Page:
The Bureau of Customs filed smuggling charges today against an officer of an oil importing company whose modus operandi was detected based on information provided by one of the agency’s accredited international bulk and break-bulk cargo surveyors.
Customs Commissioner Angelito Alvarez identified the respondent as Rosario Tolentino Mamaril, Reports and Compliance Officer of Filpride Resources Incorporated (FILPRIDE) with business address at 57 Westgate Office, Sampson Road, Central Business District, Subic Freeport Zone, Olongapo City. Also included in the charge sheet are several JOHN DOE/S and JANE DOE/S, among them customs employees who allowed Filpride to evade payment of the correct Value Added Tax.
Filpride entered the petroleum industry in 1985 . It is one of the leading distributors/suppliers of fuel & lubricating oil to a number of industries. It is also included in the top 1000 Corporations of the country.
Alvarez said that based on documents provided by SGS, Filpride imported on November 11, 2010 a total of 102,416 barrels of crude oil from Thailand with a dutiable value of P408,885,827.
However, verifications conducted by the agency’s Run After the Smugglers (RATS) Group revealed that Filpride declared an importation of only 80,300 barrels of crude oil for which it paid value added tax amounting to P76,006,921.
Customs Deputy Commissioner Gregorio Chavez, concurrently the Executive Director of the RATS Group, claimed that Filpride did not declare some 22,500 barrels of crude oil with a dutiable value of P57,228,111.
The under-declaration resulted in the non-payment of value added tax totaling P6,915,755.
For violating the terms of its customs accreditation privileges, Chavez said Filpride should not only be asked to pay the unpaid value added tax of P6,915,755. It should also be made to pay P408,855,827 which corresponds with the total dutiable value of the entire shipment as the latter should have been forfeited in favor of the government.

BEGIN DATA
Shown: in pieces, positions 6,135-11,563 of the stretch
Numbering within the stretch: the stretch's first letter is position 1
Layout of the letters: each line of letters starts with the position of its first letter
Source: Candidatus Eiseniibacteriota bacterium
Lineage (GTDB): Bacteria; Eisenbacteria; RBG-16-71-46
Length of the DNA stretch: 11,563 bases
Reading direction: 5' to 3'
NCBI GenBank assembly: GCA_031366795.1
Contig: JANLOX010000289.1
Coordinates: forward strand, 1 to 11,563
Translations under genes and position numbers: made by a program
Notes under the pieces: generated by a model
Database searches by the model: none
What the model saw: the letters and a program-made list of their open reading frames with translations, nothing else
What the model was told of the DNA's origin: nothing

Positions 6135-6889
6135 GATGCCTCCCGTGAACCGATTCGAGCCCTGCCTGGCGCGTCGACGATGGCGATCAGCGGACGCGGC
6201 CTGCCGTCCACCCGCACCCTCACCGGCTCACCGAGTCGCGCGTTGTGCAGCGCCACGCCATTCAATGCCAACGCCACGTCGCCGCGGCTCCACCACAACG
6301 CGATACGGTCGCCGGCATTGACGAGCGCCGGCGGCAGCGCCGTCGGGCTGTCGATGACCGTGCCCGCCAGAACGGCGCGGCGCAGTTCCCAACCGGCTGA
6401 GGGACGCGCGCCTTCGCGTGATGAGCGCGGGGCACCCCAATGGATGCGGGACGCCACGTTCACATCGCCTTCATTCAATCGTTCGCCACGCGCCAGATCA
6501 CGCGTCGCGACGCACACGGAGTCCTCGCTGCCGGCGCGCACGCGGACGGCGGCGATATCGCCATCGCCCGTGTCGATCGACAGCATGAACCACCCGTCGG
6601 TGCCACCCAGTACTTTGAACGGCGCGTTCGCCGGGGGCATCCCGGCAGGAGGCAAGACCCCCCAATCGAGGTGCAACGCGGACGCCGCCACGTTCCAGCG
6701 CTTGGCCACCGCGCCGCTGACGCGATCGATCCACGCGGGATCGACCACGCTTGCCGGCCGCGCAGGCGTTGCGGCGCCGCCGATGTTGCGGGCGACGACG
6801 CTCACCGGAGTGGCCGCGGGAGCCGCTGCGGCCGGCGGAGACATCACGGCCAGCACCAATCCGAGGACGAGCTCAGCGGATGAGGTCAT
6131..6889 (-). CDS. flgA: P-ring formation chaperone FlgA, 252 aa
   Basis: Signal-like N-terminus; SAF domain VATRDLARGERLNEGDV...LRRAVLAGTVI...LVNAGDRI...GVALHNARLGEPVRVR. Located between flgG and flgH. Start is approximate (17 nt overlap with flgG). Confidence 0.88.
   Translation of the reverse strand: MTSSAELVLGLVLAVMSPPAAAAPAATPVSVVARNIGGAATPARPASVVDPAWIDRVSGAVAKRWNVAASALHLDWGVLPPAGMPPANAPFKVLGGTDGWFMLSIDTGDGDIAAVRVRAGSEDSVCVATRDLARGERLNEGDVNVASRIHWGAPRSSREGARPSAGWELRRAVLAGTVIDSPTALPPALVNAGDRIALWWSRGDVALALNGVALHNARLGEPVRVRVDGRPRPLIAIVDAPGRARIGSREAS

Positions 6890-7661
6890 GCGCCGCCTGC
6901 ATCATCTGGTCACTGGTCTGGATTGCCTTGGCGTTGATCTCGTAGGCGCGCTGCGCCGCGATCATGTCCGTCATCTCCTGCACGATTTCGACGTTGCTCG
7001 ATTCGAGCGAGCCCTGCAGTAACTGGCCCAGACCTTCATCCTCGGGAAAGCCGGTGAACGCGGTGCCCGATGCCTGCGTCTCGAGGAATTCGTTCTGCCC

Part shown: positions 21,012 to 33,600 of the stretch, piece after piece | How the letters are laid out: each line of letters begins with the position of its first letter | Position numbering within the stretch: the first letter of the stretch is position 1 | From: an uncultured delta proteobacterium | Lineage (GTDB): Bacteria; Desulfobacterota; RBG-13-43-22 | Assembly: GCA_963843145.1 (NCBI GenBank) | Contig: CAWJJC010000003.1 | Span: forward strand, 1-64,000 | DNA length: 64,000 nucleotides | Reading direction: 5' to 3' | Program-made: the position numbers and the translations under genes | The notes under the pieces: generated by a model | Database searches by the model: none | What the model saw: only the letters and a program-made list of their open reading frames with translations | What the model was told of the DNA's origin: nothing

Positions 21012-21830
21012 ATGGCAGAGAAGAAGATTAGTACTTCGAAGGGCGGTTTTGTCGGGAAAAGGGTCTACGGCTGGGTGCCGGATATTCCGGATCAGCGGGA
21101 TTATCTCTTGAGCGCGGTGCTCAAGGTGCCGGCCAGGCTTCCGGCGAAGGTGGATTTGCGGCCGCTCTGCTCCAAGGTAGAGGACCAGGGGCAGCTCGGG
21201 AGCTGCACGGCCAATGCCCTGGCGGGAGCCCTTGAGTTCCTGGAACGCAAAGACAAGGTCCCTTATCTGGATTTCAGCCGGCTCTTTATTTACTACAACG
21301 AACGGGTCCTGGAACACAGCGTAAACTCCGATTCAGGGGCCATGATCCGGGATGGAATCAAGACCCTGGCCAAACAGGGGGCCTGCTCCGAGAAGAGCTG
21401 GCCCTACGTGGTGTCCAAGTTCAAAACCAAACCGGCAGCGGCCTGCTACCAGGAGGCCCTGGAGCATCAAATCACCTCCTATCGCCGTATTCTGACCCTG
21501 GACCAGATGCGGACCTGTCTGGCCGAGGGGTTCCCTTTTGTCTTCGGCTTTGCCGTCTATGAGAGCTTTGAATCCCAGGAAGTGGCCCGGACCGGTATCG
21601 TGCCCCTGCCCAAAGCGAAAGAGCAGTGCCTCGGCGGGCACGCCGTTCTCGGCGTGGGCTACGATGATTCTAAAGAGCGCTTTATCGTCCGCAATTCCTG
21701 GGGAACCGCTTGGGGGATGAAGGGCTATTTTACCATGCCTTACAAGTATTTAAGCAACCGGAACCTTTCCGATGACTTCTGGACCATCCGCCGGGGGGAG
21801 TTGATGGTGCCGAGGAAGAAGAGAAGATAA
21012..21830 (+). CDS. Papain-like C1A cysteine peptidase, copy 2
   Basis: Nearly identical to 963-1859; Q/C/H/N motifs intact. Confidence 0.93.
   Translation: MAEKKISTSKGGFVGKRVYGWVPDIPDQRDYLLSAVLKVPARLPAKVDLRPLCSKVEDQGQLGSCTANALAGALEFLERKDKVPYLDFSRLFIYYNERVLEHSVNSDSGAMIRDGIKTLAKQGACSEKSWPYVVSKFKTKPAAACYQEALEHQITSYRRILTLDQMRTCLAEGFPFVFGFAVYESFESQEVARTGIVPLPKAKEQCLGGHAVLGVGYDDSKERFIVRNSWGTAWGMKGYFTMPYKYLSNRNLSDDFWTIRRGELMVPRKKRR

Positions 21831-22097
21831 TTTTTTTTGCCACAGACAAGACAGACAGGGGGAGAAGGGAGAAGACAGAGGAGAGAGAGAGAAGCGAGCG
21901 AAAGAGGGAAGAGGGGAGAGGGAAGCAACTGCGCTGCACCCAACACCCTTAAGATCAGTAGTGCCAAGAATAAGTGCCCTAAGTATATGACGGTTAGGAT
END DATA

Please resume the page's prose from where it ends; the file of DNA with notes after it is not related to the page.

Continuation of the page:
Alvarez disclosed that the irregularity in Filpride’s importation was uncovered when the RATS Team got hold of an SGS report attesting that Filpride’s shipment was divided into five (5) parcels declared in five (5) separate bills of lading which did not tally with the four (4) import entries filed by the company with the BOC.
He added: “Filpride’s modus operandi was to break their shipment into five parcels covered by different bills of lading but pay value added tax only on the four parcels.”
The manipulation would come in the form of spurious documents that showed Filpride only imported parcels A to D. Obviously, the company did not declare parcel E (which was reflected in the SGS report) to evade payment of the correct VAT.
The customs chief advised those engaged in the importation of non-containerized cargoes like petroleum products not to commit the same mistake because the BOC has engaged the services of 6 international cargo surveyors “whose job is to determine the correct dutiable weight, quantity, description in tariff terms and cargo make or quality of all bulk and break-bulk shipments bound for the Philippines. The survey is conducted by the accredited surveyor at the loading port, the results of which are submitted to the BOC in a secured format.
According to Alvarez, Filpride’s scheme of deception involved partial unloading of its oil shipments in different ports, in this case, the Port of Subic and then the Port of Cebu to confuse customs appraisers and examiners.
“But as proven by this case we filed today, the BOC has complementary programs in place backed up by a streamlined document trail to make smugglers pay a heavy price for their illegal activities,” he added.
Alvarez also emphasized that as far as the new leadership of the BOC was concerned, no crime against government coffers, no matter how long ago it was committed, could go unpunished.
Alvarez instructed Chavez to look into all the previous importations of Filpride to see if the same pattern was used and still being used by them.
He also instructed Chavez to file as soon as possible an amended charge sheet that would now include the names of customs employees in cahoots with oil smugglers.